There’s a saying that there are only two certainties in the world: death and taxes. Immortality is a popular concept in religion and pop culture, and pretty much only exists in confines of fiction. However, the idea of cheating death and actually resurrecting a person could be closer than one thinks. What if death was an option rather than a certainty? One company, Humai, seeks to use artificial intelligence to bring humans back to life.
“Humai is an AI company with a mission to invent the afterlife. We want to bring you back to life after you die,” the company claims. “We’re using artificial intelligence and nanotechnology to store data of conversational styles, behavioral patterns, thought processes and information about how your body functions from the inside-out. This data will be coded into multiple sensor technologies, which will be built into an artificial body with the brain of a deceased human. Using cloning technology, we will restore the brain as it matures.”
While the process seems downright impossible, the company is willing to give it a shot. Josh Bocanegra, CEO and founder of Humai, said in an interview with Popular Science that it is easier said than done. “Our mission is fairly simple to understand but obviously difficult to execute. We’ll first collect extensive data on our members for years prior to their death via various apps we’re developing. After death we’ll freeze the brain using cryonics technology.”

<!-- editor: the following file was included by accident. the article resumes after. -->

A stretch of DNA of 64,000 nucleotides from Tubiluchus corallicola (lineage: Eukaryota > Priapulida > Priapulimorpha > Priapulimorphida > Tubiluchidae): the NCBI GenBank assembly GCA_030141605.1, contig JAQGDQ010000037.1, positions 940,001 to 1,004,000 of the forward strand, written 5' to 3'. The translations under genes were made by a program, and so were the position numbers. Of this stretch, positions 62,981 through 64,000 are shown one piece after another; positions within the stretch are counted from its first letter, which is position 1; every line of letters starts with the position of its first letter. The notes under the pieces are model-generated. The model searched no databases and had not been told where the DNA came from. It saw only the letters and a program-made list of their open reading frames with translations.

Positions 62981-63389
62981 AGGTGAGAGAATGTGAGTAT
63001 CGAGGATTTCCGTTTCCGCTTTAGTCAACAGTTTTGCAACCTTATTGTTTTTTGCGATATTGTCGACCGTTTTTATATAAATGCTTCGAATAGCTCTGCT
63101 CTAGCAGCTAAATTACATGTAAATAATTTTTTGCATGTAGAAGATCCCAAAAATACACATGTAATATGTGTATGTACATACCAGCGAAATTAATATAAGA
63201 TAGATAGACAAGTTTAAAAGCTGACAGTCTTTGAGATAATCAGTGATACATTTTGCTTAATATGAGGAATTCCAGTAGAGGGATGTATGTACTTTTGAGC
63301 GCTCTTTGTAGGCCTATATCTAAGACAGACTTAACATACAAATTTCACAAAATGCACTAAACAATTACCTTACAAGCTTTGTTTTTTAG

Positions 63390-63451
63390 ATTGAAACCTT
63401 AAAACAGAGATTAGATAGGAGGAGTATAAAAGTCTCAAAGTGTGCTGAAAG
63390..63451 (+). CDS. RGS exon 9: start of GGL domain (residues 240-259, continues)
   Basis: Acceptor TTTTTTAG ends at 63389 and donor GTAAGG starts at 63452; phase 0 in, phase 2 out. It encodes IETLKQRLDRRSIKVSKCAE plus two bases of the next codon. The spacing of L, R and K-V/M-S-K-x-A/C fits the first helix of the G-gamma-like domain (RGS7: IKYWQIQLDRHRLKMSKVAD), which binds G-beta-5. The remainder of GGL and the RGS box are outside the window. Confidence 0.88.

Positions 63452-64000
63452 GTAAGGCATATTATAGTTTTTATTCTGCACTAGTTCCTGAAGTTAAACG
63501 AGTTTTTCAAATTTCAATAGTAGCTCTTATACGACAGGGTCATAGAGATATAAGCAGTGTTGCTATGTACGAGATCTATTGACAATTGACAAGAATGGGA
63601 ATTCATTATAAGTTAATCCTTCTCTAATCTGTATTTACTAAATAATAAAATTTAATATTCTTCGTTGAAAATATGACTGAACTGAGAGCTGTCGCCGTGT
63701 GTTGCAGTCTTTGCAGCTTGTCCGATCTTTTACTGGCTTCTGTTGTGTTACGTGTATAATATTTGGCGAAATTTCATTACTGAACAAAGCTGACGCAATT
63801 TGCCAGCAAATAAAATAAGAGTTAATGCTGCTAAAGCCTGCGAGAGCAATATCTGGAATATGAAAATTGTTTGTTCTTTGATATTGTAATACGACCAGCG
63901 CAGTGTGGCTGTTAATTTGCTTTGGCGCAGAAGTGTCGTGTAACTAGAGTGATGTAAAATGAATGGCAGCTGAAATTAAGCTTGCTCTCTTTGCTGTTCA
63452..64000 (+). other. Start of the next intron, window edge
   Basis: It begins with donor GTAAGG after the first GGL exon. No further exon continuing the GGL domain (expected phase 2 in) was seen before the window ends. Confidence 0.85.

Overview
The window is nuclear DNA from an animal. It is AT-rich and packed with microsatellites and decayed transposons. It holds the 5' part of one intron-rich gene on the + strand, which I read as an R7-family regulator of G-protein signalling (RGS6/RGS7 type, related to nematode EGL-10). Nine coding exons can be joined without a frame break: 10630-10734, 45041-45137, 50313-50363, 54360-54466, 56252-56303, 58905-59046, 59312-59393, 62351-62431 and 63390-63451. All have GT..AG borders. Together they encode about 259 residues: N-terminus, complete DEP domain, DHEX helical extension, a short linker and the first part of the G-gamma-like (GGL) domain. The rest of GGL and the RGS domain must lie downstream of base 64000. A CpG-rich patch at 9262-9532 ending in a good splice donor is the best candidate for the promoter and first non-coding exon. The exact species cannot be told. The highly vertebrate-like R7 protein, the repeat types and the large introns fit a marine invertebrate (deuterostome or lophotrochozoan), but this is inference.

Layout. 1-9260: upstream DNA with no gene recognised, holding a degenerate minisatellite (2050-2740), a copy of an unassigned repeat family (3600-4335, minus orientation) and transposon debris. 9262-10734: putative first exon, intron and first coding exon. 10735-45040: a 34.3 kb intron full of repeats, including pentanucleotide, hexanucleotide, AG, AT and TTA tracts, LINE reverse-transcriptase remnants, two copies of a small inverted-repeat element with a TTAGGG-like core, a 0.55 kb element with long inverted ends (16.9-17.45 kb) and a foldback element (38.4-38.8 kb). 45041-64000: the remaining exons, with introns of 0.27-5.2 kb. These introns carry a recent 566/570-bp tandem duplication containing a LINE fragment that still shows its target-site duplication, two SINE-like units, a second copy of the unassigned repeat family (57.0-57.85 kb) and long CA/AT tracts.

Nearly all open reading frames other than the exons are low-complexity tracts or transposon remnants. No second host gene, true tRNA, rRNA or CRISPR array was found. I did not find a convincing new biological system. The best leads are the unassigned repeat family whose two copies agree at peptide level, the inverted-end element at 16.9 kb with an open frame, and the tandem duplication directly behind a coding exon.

Bocanegra said that it will take time for the technology to develop—giving a timeline of 30 years before it becomes feasible. “When the technology is fully developed we’ll implant the brain into an artificial body. The artificial body functions will be controlled with your thoughts by measuring brain waves. As the brain ages we’ll use nanotechnology to repair and improve cells. Cloning technology is going to help with this too.”
Bocanegra’s team is small at the moment, with only five members. One is dedicated to working on artificial intelligence, with another two researchers, one bionics/sensors expert, and an artificial intelligence and nanotechnology expert, alongside an ambassador who will educate the public about the mission of Humai.
When asked what the hardest part of what seems to be an impossible project would be, Bocanegra mentioned the implanting of a human brain into an artificial body. “The ultimate test will be when we perform the first surgical procedure to implant a human brain to an artificial body.” A daring project like this will also require lots of money, and so far Bocanegra is the only funder for his project. The project, which is high-risk and high-reward in nature, could attract significant funding, but only if investors are willing to put in money for the long term.
When asked why he is fighting the inevitable, Bocanegra stated that he wanted to make death optional. “I don’t think of it as fighting death. I think of it as making death optional. I personally can’t imagine why anyone would want to die but I respect their wishes.”